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Green Bay Packers quarterback Aaron Rodgers

Green Bay Packers quarterback Aaron Rodgers

A passing phase or a passing craze in the NFL? Add to ...

The Globe’s Robert MacLeod curates the best of sports on the web Monday to Friday

The early returns from the first two weeks of regular season play in the National Football League are in and it shows that the passing game is back in vogue.

It is something that fans of the Canadian Football League have known for ages and, in the NFL, the 400-yard passing game is no longer the special achievement it once was.

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Pass-happy quarterbacks Aaron Rogers, Philip Rivers and Michael Vick all threw for more than 400 yards and no interceptions on the same day for the first time in league history.

Already this year in the NFL there have been five 400-yard passing games (with no interceptions) through the first two weeks of play, one shy of the record established over the course of a full season.

In Green Bay’s impressive 38-20 victory over the troubled Washington Redskins, Aaron Rogers enjoyed a record-setting day, completing 34 of 42 passes for a career-high 480 yards and four touchdowns.

And as Mike Vandermause writes in the Green Bay Press Gazette, Rogers’ heroics are even more impressive when you consider he endured a pre-game chiropractic adjustment to help alleviate neck stiffness.

As for the Redskins, this is a start to a season that can only make their fans shudder, as Thomas Boswell notes in the Washington Post.

In the San Diego Chargers’ 33-30 triumph over the Philadelphia Eagles, Phillip Rivers was on the mark, completing 36 of 47 passes for 419 yards.

Writing for the San Diego Union-Tribune, Kevin Acee notes that it is the first time since 2009 that Rivers has engineered a winning drive in the fourth quarter.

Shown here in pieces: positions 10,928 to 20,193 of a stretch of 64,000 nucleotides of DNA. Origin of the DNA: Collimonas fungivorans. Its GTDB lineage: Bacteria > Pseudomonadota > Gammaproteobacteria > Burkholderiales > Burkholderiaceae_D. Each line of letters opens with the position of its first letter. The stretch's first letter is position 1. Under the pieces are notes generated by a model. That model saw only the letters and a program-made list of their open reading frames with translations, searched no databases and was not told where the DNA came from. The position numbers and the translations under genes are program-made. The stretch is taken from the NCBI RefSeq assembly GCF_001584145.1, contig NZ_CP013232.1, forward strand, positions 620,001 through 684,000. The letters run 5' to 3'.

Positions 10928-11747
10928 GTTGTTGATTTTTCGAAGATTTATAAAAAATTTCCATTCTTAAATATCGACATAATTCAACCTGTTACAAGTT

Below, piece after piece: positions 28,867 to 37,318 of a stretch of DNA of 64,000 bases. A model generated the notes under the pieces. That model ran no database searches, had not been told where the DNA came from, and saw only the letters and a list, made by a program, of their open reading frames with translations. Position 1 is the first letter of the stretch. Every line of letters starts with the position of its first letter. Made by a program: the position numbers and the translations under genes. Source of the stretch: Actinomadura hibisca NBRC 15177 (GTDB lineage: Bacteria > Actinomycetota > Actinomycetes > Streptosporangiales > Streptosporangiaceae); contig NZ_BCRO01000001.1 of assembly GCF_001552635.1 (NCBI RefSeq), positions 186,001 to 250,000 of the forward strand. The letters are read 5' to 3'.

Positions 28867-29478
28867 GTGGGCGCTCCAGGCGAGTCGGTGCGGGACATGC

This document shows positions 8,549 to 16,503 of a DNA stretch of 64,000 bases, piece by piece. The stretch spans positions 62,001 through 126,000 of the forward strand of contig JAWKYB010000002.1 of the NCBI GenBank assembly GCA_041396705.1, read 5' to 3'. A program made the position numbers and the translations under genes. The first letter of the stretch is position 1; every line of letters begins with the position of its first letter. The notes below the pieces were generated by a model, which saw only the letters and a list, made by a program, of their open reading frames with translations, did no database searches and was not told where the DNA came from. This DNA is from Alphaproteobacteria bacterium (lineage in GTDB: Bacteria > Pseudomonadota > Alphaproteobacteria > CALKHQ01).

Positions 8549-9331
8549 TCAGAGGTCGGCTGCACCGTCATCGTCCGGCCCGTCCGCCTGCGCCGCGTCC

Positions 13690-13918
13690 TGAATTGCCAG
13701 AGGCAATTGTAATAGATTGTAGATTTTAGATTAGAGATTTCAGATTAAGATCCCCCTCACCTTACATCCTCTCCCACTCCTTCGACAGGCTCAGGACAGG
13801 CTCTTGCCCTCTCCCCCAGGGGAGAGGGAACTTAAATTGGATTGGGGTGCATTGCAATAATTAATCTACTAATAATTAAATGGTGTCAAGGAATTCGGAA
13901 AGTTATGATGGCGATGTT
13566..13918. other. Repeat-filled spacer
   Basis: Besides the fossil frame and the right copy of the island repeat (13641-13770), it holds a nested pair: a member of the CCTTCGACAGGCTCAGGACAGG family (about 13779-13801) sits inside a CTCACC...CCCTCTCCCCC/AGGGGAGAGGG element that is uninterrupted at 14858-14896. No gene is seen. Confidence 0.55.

Vick also enjoyed a great afternoon for the Eagles, but in a losing effort, tossing for 428 yards and two touchdowns.

Frank Fitzpatrick, writing for the Philadelphia Inquirer, said that the league’s new stringent rules concerning concussions may have hampered the Eagles’ chances as Vick was ordered to the sidelines during a pivotal moment late in the fourth quarter after absorbing a crunching hit.

In Seattle, not only did the Seahawks pull out an impressive win over the San Francisco 49ers, they established a new world record for the loudest stadium in the process.

And it is tough to beat this for a lack of respect.

The 0-2 Jacksonville Jaguars have become so irrelevant in their own home market that the TV network is apologizing for putting them on the air.

Red Sox rough up Yankees

As tough as this might be to swallow for supporters of the Toronto Blue Jays, it appears certain that the Boston Red Sox are headed for the post-season with former Jays’ manager John Farrell leading the charge.

The Red Sox defeated the New York Yankees 9-2 at Fenway to earn a three-game sweep over their arch rival.

In the process, the Red Sox lowered their magic number for a division title to four.

The loss dashed New York’s hopes of finishing first for the third year in a row and for the 14th time in the last 18 seasons and the Yankees slender post-season hopes now rest on securing a wildcard berth.

The game also likely marked the final appearance at Fenway for Mariano Rivera, New York’s fine reliever who is retiring at the end of the season.

As the Yankees were taking their final swings, Rivera took the opportunity to scribble a farewell note on the bullpen wall.

In Pittsburgh, newly-acquired Justin Morneau came off the bench to drive in his first run with his new team, a single in the eighth inning that lifted the Pirates to a 3-2 victory over the Chicago Cubs.

With the win the Pirates remain tied atop the National League Central with the St. Louis Cardinals.

Step aside Sadaharu Oh, Tuffy Rhodes and Alex Cabrera. Japanese baseball has a new home run hitting king.

Jerry Crasnick of ESPN.com writes how Wladimir Balentien, a journeyman Major League Baseball player, had to travel 5,000 miles in order to put his stamp on the game playing for Tokyo’s Yakult Swallows.

Same old, same old in the NHL

It didn’t take long for the ugliness to begin in the National Hockey League.

Rostislav Klesla, a defenceman with the Phoenix Coyotes, was the recipient of a dubious open-ice hit from Jordan Nolan of the Los Angeles Kings in the first period of their exhibition game.

Various reports indicate that Nolan made first contact with Klesla’s head and the Phoenix player was immobilized on the ice and then taken off on a stretcher to hospital for further observations.

A good sign was that Klesla raised his hand in a wave to the crowd as he was being taken off.

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